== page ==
Medical Devices and Healthcare IT

Watch How Moving Joints are Imaged with a Wearable MRI Device

12 May 2018

MRI is a powerful imaging technique but it can typically only image motionless objects, meaning that the soft tissue dynamics of moving joints cannot be captured. The detector coils in an MRI scanner must be fixed in In a first for MRI, a glove-shaped detector proved capable of capturing images of moving fingers. The technology shows how tissue types move in concert, which could be useful in cataloging differences seen in injury. Source: NYU School of MedicineIn a first for MRI, a glove-shaped detector proved capable of capturing images of moving fingers. The technology shows how tissue types move in concert, which could be useful in cataloging differences seen in injury. Source: NYU School of Medicineplace so that they don’t interfere with each other, constraining the ability of MRI to image complex, moving joints.

This limitation has been overcome with a new MRI element design woven into garment-like detectors which can now capture high-quality images of moving joints. The device was fashioned by researchers at New York University School of Medicine as a wearable detector glove. All current MRI scanners measure signals that create currents in receiver coils (detectors), which have always been designed as “low impedance” structures that let the current flow easily. The new design uses a “high impedance” structure that blocks current, and then measures how hard the force in magnetic waves “pushes” (the voltage) as it attempts to establish a current in the coil.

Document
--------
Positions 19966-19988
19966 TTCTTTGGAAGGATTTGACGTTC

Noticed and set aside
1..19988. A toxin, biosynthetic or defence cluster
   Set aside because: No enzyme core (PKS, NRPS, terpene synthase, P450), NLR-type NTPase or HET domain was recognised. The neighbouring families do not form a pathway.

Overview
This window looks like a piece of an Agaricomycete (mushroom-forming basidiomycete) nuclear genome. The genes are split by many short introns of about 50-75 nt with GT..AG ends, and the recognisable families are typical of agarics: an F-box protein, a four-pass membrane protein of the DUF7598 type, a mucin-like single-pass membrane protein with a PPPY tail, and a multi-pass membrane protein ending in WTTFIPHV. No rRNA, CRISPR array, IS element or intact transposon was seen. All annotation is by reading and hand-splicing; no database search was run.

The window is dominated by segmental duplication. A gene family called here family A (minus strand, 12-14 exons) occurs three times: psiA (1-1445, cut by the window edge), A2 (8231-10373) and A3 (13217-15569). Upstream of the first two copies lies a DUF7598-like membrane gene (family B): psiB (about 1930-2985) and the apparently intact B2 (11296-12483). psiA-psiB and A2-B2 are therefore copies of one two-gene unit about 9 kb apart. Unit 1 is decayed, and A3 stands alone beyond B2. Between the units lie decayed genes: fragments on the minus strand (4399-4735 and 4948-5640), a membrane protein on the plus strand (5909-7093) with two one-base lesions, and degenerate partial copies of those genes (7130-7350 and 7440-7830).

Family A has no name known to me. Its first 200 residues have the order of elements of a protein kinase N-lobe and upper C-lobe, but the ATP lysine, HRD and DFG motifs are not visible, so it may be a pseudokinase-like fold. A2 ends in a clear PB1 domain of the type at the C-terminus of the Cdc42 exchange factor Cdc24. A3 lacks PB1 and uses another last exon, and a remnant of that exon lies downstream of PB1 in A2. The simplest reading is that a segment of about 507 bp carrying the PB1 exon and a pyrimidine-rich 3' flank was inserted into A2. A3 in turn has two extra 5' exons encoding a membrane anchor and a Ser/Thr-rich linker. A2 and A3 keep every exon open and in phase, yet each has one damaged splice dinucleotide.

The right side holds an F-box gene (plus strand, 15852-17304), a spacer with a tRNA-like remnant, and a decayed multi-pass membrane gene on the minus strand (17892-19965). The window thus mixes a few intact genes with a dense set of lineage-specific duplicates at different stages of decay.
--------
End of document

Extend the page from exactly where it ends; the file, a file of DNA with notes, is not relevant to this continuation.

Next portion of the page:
With no electric current created by the MR signal, the new receiver coils no longer create magnetic fields that interfere with neighboring receivers, thus removing the need for rigid structures. The device with the new coils stitched into a cotton glove was demonstrated to generate clear images of freely moving muscles, tendons and ligaments in a hand as it played piano and grabbed objects.

The MRI glove could prove useful in the future diagnosis of repetitive strain injuries like carpal tunnel syndrome in office workers, athletes and musicians.

The research is published in Nature Biomedical Engineering.

To contact the author of this article, email shimmelstein@globalspec.com


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